Today is World Mental Health Day and this year, the focus is on suicide prevention. This seems oddly fitting because it has been a rough year in the armed forces and first responders community as far as suicide is concerned. In fact, suicide rates in the Air Force have been so alarming that our Chief of Staff Gen. Goldfein required all of the bases to have a tactical pause for one day so we could come together as a community and reflect as well as discuss how we can take better care of each other.
Every 40 seconds, someone dies by suicide.
This past weekend my base had its tactical pause where we learned that the number of suicides in the Air Force has exceeded 100, which is more than any other year- and it is only October.
World Mental Health Day is a great day to reflect about mental health as a whole and raise awareness about the importance of being mentally healthy and resilient. There are so many discussions to have when it comes to today, but this is the one I am choosing to have.
We always ask: why? In fact, that was one of the things we discussed during our tactical pause. Why do people decide to kill themselves?
Let me be real right now. People who die by suicide don’t actually want to die. They just want their suffering to end, but they don’t see any other way out. That is why.
Their suffering could be caused by heartbreak, loss, stress, financial problems, a pre-existing mental illness, job problems… literally anything. There is not one single reason behind their pain and suffering. All they want is to not have pain present in their life.
The change starts with us.
Ever since I was diagnosed in 2017 with anxiety and depression, I have learned firsthand how it changes how people treat you. Some people treated me the same, like my husband, most of my family, and my close friends. Others act like I am a fragile little duckling, while others act like I’m totally insane and cannot function in society.
If we change the way we treat someone based on their mental health status, we automatically isolate them. As someone with mental illnesses, I can tell you that nothing is worse than feeling completely isolated.
What can we do? First of all, we can continue to treat them like a human being, even after finding out about their diagnosis. Kindness doesn’t hurt either! You truly never know what someone is going through and that is why I strive to be gentle and kind with everyone I speak to, even if they aren’t being very nice to me. I may politely tell them that they are not being very nice, but I won’t be mean back or lash out. You never know when someone needs a smile or just someone to talk to.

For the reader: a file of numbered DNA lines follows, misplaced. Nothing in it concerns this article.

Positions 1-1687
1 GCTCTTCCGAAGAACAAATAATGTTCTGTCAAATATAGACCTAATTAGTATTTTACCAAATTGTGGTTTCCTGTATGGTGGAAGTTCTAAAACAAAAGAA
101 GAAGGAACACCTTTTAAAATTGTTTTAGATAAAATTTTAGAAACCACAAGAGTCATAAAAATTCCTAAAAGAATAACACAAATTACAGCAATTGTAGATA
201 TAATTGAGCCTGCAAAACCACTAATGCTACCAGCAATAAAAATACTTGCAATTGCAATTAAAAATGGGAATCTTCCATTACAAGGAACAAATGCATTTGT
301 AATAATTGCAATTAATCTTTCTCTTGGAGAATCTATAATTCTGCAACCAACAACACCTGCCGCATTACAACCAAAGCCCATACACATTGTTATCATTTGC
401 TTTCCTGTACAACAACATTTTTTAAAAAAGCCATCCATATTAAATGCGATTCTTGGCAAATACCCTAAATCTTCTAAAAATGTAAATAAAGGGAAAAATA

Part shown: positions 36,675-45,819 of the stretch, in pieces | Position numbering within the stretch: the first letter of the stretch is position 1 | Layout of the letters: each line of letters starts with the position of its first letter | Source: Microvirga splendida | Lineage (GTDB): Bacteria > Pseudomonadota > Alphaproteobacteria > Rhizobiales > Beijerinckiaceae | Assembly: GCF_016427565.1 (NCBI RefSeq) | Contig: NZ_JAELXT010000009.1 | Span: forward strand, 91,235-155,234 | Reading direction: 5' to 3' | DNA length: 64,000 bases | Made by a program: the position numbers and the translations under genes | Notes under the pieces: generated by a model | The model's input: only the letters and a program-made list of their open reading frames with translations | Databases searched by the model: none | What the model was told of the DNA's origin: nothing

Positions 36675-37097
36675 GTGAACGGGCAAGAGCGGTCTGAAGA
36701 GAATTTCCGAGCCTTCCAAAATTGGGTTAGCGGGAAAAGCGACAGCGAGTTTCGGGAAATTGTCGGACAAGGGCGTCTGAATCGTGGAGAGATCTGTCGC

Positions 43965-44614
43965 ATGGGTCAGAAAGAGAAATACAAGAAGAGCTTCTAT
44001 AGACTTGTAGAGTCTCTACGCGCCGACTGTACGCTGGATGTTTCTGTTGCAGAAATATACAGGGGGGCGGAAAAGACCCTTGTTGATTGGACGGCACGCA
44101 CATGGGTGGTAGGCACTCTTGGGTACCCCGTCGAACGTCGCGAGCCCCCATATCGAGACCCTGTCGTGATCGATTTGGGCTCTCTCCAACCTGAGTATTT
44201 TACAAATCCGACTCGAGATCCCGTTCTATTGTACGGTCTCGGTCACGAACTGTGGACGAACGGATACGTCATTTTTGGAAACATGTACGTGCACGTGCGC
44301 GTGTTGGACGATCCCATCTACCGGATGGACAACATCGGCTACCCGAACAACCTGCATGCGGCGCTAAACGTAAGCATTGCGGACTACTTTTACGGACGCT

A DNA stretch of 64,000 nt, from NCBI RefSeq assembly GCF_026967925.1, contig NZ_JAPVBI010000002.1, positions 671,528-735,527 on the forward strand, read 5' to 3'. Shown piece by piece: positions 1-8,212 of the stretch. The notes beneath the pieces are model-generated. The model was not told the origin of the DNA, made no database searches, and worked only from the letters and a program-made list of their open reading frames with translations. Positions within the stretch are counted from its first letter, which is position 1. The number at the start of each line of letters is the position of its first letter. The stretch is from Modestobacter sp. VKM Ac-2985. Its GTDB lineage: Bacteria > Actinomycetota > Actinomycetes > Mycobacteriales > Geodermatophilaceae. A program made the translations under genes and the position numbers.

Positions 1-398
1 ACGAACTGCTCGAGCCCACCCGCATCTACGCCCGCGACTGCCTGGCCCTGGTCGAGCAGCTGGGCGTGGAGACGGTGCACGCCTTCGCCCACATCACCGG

In fact, I was just talking about this last week with one of the trainers at work. She had told me that she greeted one of our members and asked him how he was doing, which he said good. Then after a bit, he came back to her and told her that he actually wasn’t doing so good. What did she do? She sat down with him and they talked about it. I know for a fact that meant the world to him and it probably turned his whole day around.
Always try to be nice to people because it could impact someone’s entire day. You have the ability to be the light in someone’s dark day. Why would you want to be anything different?
Sometimes, you need to ask.
It can be awkward and scary, but if you are worried about someone and their well-being then you might just need to outright ask them: “are you thinking about killing yourself?”
Thankfully I have never had to ask someone this, but I certainly will never be afraid to. I have been asked this before and it truly makes all the difference in the world because it is a closed-ended question. Either the answer is yes or no. It isn’t an “are you okay?” or “how are you doing?” type of question. It has the ability to open up a conversation.
Oftentimes, someone will say something like, “I just don’t want to be here anymore.” You can always ask, “what do you mean by here?” The word “here” can mean different things: in this room, at work, at home, or on this Earth.
Bottom line, if you are ever worried about someone, ask them. You could save their life.
It is not your job to fix them.
Let me repeat that again: it is not your job to fix them or anyone. However, if someone is thinking about killing themselves, it is critical to never leave them alone and get them to resources that can help them. If you are not physically with them but you are worried about their safety, call emergency services.
Above all, just listen.
People ask for help all the time, just not explicitly. If you notice that someone may be struggling, check in on them. Even your strongest friend, your hardworking coworker, and your typically loud sibling. If something seems off, your gut probably is not wrong. But if it is, then you at least just showed someone that they can count on you when life doesn’t go their way and they need someone to talk to.
On this World Mental Health Day, I encourage everyone to do some reflection and maybe even reach out to someone who seems like they are having a rough day, whether you know them or they are a total stranger to you. You can make a difference!
I wear a lot of hats: NASM Certified Personal Trainer, Weight Loss Specialist, and Fitness Nutrition Specialist. A writer with a B.A. in English and Professional Writing. A fur mom and a wife. A mental health advocate and a septic shock survivor. An Airman and an athlete. I live in South Florida and am in love with the ocean. People can typically find me either in the gym or at home, writing or reading.